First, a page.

- Only the upgrade can be classified as a qualifying asset.
- Only the new mine can be classified as a qualifying asset.
- It depends on the entity’s accounting policy for borrowing costs.
- The new mine, as well as the upgrade can be classified as a qualifying asset.
- A cable company is building a cable network covering many franchise areas. The construction is carried out sequentially for each of the areas. Once the construction is completed in each franchise area, the network will be available for use there. The expenditure is being funded from a general pool of borrowings. When should the capitalization of borrowing costs cease for an individual franchise area?
- When no further finance resources are available.
- At the completion of that individual franchise area.
- At the completion of substantially all of the franchise areas.
- At the end of the entire project.
- Mille Construction borrowed €50.000 on 1 July 2018 to construct a qualifying asset. The company has a year-end of 31 December 2018. The borrowings carry interest of 9% per annum. Expenditure of €45.000 was incurred on 1 July 2018 and the construction was still ongoing at 31 December 2018. Surplus funds were invested at 7% per annum. What amount of borrowing costs should be capitalized by Millennium Construction (Ignore the effect of compounding in calculating interest for simplicity)?
The amount of borrowing costs incurred for the year ended 31 December 2018 is………. Interest income of …….. was earned on the investment of surplus funds. The amount of borrowing cost to be capitalized is therefore…….. .
- VERO CRUISE is building a new cruise liner that will take at least three years to complete. Read the following information, and then select the correct statements from the list below:
- On 1 January 2018, engineers started drawings fir the crise liner.
- On 1 July 2018, prototype scale models were built to identify the best design.
- On 1 January 2019, construction of the cruise liner started.
- Capitalization of borrowing costs would start on 1 January 2018.
- Capitalization of borrowing costs would start on 1 January 2019.
- Capitalization of borrowing costs would start on 1 July 2018.
- Engineers drawing is not considered an activity necessary to prepare the asset for its intended use under IAS 23.
- Over the past two years, Modern Company has developed a computer software to be used internally and/or to be sold to prospective buyers. In accordance with IAS 38, the group capitalized the development costs incurred during the development phase and recognized an intangible asset of €1 million. If Modern Company borrows funds for the purpose of funding such software development, should it capitalize borrowing costs as part of the carrying amount of the internally generate intangible asset?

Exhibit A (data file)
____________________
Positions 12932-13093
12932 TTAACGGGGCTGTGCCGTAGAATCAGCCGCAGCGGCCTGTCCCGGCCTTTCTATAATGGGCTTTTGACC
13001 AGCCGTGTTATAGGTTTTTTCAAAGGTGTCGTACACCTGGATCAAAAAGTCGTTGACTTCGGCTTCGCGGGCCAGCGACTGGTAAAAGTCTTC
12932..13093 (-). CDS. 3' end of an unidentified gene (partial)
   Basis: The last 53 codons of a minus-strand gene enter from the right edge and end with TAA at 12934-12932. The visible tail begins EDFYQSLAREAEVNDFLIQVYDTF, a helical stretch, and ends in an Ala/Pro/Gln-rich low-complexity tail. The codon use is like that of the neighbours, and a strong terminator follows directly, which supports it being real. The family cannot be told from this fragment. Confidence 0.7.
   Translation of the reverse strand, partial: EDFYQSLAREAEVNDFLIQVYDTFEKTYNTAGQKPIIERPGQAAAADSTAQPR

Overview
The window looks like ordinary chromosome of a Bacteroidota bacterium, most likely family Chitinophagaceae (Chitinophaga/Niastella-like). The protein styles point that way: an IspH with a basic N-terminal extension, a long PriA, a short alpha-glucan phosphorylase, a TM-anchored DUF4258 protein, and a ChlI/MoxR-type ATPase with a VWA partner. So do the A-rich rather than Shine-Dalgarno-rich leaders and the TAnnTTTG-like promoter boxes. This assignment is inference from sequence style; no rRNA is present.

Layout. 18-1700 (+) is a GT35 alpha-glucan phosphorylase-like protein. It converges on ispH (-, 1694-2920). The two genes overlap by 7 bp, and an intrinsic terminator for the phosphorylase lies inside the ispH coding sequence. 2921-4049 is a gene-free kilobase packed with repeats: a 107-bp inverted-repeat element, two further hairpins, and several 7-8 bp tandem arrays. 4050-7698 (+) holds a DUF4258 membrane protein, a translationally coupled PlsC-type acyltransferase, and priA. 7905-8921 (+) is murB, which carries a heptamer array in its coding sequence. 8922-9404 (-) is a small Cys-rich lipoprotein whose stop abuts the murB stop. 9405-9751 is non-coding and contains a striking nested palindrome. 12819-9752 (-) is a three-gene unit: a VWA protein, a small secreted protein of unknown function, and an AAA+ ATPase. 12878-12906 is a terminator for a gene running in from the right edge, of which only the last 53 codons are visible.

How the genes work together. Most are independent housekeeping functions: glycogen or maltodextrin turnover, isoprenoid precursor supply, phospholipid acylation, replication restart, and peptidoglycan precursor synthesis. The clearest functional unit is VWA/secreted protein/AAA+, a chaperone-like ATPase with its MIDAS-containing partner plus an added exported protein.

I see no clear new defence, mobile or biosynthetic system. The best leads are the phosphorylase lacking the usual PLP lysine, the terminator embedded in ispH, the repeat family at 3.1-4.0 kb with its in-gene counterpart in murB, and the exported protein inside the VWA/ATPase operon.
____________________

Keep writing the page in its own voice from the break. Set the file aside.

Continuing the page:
- Yes, because intangible assets that take a substantial period of time to build are qualifying assets.
- No, because only acquired tangible assets can be qualifying assets.
- No, because IAS 23 states that intangible assets are not qualifying assets.
- It depends on whether the computer software is to be used internally or sold to prospective buyers.
- Company Y has incurred €850.000 in capital expenditure during the year, constructing a bottling plant for its beer division. At the year-end, €100.000 related to the construction of the plant is included in creditors. The bottling plant is funded from the entity’s pool of general loans (see below). The plant is considered to be a qualifying asset under IAS 23 Borrowing Costs, and the company therefor capitalizes borrowing costs related to the qualifying asset.
Y had borrowings outstanding for the year, as shown here
|Borrowings||Maturity||Interest rate per annum (payable monthly)|
|Bond €100.000||Two years – principal repayable on maturity||15%|
|Long term loans €250.000||Three years – principal repayable on maturity||7%|
|Debentures , €1.000.000||Five years – principal repayable on maturity||8%|
- Calculate the borrowing costs to be capitalized.
- Suppose that Y had not issued its debentures, and only had a bond and a long-term loan. Calculate the borrowing costs to be capitalized.
- YUKKA Ltd. started the construction of an asset on 1 January 2019. For this purpose three loans were outstanding at the start of the year as follows:
|Amount, $’000||Interest Rate, %|
The funds were used on the asset as follows:
|1 January 2019||25,000|
|1 May 2019||20,000|
|1 October 2019||15,000|
The construction of the asset was completed on 31 December 2019.
(a) The Borrowing Cost eligible for capitalization at 31.12.2019. (b) The Cost of Asset to be reported in the statement of financial position at 31.12.2019